How Many Salmon Can The Pacific Support

Here’s a topic that I’ve always wondered about. With hatcheries shoving salmon into the ocean in major numbers, some of them just for roe recovery fisheries (think chum salmon in Southeast Alaska), when will the food supply run out? How many herring and krill does it take to feed these fish? I was perusing the Columbia Basin Bulletin today and here’s what I learned. Thought all of you might be interested, too.

As pink salmon abundance in the ocean off British Columbia and Alaska is climbing, sockeye salmon abundance and size is declining and the competition for food between the two species is the reason, according to a recent study.

 Pink salmon in the North Pacific Ocean reached 640 million adult fish in 2009. At the same time, many Fraser River sockeye populations in British Columbia saw significant declines. The outcome of the study suggests that there is a limit to the number of salmon the northern ocean can support.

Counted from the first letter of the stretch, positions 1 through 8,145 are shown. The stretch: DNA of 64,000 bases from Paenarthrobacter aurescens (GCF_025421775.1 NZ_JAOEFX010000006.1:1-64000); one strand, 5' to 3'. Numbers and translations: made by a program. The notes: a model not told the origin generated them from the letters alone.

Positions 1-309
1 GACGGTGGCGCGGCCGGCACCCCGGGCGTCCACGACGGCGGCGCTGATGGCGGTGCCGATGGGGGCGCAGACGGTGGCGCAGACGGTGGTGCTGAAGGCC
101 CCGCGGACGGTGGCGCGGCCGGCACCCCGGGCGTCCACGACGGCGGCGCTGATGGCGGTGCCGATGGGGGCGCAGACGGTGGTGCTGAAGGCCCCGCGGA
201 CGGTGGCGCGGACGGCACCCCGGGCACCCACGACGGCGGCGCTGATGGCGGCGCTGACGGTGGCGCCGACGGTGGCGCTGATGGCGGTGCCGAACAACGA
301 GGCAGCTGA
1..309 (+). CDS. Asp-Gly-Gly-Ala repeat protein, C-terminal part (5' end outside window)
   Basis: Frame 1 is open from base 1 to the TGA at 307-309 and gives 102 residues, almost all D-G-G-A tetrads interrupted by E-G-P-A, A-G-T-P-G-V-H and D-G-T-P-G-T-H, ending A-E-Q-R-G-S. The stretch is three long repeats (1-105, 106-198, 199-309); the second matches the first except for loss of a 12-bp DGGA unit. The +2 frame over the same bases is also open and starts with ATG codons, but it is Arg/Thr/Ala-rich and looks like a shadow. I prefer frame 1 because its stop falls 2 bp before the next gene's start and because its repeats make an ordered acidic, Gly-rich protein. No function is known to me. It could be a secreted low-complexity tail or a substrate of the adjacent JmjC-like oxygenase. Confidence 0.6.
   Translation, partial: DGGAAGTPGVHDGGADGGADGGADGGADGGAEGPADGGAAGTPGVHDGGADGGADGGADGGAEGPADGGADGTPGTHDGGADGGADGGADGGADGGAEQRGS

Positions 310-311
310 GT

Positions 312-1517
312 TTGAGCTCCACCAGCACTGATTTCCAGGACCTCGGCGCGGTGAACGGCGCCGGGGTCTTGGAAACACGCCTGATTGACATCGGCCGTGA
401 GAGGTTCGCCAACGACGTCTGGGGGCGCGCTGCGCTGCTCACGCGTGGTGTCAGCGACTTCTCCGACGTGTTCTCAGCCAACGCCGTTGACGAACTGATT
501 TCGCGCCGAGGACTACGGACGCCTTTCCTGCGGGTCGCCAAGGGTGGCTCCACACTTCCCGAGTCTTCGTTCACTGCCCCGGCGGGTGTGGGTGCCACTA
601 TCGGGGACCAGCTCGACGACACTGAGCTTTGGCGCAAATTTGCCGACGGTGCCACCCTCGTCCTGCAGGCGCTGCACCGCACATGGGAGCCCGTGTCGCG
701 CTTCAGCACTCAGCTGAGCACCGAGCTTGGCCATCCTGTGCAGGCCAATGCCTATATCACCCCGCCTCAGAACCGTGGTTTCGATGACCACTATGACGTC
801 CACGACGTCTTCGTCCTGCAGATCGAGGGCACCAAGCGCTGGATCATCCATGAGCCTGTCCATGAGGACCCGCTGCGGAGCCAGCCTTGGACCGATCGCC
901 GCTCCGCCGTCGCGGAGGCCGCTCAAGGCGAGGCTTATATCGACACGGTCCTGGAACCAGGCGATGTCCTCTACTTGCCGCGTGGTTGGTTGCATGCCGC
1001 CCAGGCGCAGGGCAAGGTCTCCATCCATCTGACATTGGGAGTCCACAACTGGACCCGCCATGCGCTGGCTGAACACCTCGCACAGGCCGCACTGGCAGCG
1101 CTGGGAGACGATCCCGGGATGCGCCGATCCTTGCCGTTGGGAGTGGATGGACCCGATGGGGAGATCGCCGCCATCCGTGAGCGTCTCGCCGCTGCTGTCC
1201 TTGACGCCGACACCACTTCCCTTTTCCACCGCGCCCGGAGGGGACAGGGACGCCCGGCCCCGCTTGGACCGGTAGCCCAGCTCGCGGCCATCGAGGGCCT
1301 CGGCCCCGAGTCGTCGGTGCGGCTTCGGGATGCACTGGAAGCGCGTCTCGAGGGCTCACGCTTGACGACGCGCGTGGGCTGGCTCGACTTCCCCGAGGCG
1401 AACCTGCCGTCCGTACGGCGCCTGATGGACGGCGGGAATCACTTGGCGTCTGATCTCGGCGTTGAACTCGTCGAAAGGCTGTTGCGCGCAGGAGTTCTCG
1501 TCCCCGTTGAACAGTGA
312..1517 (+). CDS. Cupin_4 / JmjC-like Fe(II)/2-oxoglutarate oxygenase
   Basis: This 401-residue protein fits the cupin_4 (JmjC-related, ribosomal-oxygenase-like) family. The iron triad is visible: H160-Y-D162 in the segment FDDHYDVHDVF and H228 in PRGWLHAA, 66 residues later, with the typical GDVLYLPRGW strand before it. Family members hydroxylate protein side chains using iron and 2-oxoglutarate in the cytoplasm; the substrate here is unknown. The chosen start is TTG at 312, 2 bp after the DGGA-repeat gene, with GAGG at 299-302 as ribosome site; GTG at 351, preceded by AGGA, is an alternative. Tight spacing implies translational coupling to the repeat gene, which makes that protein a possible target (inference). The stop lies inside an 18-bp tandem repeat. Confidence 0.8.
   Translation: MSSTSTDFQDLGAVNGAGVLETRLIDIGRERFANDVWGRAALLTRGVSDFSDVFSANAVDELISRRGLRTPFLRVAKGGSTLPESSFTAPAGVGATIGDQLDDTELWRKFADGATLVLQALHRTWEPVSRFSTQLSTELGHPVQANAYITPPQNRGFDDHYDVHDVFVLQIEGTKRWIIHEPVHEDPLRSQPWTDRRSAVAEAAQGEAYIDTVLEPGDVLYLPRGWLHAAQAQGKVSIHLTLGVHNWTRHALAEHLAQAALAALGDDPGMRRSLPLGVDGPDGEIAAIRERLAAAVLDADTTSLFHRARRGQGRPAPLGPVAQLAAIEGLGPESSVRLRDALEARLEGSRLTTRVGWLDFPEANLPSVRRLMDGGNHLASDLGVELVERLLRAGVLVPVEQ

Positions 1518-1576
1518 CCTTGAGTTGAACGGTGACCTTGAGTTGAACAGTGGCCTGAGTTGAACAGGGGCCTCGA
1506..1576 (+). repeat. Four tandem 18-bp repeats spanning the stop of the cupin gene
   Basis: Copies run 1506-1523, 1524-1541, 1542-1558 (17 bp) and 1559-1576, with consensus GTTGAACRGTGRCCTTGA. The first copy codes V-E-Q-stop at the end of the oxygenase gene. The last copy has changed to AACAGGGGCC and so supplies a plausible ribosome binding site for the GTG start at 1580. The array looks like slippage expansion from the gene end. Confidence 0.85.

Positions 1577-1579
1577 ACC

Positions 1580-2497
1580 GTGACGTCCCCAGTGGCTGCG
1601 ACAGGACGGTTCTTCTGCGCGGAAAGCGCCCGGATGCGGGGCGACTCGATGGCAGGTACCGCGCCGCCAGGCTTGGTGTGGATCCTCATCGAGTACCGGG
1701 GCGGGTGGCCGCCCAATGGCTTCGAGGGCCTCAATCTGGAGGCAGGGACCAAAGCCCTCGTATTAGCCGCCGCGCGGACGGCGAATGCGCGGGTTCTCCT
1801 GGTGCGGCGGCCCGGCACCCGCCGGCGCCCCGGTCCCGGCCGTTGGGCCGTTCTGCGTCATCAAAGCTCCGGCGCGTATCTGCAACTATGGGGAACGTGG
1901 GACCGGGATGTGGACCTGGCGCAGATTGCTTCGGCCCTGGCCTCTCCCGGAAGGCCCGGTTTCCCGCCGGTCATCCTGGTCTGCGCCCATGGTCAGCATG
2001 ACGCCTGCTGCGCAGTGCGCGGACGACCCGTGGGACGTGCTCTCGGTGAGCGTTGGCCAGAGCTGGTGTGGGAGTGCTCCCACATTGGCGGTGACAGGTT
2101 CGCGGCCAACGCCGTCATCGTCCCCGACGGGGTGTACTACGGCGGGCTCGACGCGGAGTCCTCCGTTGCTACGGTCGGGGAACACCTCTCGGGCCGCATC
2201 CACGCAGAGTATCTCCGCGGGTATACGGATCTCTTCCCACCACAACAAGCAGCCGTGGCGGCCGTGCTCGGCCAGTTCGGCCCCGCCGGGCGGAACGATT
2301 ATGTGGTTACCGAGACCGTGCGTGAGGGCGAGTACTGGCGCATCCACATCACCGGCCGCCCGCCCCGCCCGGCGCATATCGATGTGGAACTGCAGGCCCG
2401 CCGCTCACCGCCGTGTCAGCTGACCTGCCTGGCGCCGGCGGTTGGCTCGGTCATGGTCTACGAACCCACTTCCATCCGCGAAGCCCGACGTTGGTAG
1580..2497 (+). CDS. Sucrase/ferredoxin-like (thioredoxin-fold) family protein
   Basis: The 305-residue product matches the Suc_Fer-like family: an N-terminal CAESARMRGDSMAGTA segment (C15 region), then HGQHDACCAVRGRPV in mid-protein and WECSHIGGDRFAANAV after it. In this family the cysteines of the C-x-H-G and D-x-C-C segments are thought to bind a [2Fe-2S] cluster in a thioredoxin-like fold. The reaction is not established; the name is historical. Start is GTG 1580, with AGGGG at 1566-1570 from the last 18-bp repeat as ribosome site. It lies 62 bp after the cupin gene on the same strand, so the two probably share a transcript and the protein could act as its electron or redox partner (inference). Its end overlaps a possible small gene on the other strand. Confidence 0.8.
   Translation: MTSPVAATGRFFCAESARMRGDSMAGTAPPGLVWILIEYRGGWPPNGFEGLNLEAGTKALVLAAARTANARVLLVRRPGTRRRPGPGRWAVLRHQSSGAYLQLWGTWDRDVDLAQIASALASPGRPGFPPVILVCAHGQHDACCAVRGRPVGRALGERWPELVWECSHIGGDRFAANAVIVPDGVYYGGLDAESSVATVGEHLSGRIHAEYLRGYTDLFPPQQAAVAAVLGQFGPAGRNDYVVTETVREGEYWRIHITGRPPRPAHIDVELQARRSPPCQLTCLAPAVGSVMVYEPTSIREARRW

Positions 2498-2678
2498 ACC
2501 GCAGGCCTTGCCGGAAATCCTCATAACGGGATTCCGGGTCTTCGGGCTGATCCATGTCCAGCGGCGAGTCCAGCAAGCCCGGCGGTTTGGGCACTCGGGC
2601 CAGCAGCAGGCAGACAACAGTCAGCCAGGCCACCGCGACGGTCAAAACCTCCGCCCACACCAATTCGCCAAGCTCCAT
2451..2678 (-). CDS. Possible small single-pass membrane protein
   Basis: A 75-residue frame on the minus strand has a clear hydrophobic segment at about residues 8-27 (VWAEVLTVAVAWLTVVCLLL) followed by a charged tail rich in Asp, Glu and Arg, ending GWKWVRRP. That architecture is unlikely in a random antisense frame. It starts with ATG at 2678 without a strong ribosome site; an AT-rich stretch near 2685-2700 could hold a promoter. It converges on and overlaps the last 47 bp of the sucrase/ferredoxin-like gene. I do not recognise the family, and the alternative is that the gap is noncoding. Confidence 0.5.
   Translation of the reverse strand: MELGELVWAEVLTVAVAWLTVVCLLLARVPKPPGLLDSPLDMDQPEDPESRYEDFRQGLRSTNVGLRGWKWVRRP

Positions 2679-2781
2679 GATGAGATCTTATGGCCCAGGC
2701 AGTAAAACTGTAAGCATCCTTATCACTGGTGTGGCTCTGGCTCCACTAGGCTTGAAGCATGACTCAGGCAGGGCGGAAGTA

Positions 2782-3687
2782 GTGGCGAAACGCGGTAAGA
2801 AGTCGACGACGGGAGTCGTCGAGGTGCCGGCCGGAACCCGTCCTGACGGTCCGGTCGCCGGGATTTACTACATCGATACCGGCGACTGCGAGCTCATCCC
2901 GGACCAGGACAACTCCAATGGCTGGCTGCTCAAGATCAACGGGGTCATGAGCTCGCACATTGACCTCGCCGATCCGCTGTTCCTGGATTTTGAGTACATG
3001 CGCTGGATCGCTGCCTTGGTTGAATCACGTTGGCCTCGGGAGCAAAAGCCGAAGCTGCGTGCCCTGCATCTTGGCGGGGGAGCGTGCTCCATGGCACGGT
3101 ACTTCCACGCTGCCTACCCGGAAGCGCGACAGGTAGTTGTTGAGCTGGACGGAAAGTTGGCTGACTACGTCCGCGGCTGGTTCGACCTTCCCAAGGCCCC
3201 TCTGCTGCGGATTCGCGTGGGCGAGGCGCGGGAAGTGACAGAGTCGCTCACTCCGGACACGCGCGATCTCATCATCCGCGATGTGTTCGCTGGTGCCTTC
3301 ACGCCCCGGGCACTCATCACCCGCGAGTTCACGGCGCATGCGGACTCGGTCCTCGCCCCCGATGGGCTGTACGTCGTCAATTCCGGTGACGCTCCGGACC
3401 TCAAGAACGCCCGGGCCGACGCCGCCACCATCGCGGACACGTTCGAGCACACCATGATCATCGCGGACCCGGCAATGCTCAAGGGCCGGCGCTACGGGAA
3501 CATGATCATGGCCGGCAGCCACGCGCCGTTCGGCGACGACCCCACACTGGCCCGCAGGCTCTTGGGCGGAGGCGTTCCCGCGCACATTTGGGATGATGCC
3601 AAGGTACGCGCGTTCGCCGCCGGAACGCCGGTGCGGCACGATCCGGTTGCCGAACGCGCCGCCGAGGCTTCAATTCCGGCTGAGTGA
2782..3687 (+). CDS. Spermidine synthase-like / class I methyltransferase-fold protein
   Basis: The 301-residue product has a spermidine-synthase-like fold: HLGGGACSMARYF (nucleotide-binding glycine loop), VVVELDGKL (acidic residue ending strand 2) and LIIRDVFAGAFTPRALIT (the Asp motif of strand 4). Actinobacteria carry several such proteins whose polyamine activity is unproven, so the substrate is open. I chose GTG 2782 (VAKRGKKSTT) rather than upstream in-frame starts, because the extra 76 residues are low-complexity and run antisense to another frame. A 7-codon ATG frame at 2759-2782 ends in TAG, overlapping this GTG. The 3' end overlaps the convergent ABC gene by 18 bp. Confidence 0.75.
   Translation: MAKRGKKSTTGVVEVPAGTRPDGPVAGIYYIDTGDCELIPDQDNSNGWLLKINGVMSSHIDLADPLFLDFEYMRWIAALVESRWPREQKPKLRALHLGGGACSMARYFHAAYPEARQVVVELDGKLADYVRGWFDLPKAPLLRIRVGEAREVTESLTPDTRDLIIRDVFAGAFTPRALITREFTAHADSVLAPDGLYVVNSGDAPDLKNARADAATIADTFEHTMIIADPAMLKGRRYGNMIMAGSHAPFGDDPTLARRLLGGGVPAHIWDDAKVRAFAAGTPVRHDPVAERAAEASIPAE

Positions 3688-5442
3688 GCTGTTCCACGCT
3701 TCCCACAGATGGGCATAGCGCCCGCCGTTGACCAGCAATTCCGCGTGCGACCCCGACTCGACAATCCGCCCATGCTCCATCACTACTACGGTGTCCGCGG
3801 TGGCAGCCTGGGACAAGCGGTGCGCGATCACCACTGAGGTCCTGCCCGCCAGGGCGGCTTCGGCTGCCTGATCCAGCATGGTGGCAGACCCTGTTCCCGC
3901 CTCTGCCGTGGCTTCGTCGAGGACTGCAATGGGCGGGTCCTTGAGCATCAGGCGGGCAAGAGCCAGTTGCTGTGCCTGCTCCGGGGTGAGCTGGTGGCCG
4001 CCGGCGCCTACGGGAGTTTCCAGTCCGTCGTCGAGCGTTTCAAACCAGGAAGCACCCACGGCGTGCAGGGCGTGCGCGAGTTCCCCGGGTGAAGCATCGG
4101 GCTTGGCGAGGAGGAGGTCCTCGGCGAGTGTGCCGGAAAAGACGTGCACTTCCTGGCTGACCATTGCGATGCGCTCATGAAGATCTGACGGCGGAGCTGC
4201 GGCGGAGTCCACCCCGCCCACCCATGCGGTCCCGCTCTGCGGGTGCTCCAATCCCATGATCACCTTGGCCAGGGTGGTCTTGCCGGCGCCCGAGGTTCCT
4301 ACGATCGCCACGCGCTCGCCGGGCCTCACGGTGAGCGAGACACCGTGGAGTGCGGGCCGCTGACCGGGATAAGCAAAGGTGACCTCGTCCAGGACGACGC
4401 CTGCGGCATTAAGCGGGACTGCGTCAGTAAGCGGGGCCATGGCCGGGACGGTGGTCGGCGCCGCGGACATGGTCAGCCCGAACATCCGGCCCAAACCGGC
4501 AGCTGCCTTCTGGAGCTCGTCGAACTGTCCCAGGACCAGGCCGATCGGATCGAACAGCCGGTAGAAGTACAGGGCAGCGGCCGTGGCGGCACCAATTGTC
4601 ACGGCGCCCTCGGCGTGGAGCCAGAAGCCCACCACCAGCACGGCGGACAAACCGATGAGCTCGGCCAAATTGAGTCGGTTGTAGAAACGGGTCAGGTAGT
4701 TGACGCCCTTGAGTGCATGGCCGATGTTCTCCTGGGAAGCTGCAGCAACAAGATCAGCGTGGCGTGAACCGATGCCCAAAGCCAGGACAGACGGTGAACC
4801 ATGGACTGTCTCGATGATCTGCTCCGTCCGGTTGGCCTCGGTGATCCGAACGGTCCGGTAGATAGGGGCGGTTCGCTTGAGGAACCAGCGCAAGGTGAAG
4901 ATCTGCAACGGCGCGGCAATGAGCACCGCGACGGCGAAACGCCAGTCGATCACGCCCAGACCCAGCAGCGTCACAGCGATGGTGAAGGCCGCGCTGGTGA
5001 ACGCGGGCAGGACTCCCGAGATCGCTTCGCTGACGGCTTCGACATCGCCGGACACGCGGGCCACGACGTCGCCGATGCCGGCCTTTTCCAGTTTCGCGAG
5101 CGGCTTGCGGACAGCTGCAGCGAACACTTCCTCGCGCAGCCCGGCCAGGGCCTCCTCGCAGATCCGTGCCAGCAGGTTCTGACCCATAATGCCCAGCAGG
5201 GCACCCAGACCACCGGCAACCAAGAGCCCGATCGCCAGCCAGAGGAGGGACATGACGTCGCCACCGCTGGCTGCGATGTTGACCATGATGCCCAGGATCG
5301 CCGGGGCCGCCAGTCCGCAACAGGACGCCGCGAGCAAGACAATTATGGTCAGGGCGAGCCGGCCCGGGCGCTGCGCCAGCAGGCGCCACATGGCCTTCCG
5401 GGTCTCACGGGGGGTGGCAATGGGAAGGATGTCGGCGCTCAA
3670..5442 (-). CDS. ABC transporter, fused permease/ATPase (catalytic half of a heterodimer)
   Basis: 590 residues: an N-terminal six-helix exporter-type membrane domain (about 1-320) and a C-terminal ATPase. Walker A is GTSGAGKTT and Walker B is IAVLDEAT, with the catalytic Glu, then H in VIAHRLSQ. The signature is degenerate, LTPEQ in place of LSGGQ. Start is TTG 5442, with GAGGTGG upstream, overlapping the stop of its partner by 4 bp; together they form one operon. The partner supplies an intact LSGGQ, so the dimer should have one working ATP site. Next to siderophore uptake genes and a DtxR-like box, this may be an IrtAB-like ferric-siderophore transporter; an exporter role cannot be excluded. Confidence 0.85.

The study predicts that as pink salmon numbers increase from 150 million to about 600 million fish, Fraser River sockeye abundance will decline by 67 percent from about 16 million fish to 5.3 million.

 The rising number of pink salmon in the northern ocean, according to the study, is due to an increasing number of hatchery salmon that are produced in British Columbia, Alaska and Russia, causing some to call for international action.

 Pink salmon, often known as humpback salmon, is the smallest and most abundant of the Pacific salmon species.

 “Not too long ago managers of hatcheries thought the ocean had unlimited carrying capacity to support both wild and hatchery salmon,” said Dr. Greg Ruggerone, a senior scientist at Natural Resources Consultants in Seattle.  “Our study provides multiple lines of evidence indicating that salmon compete for food at sea and this may result in reduced growth and survival.”

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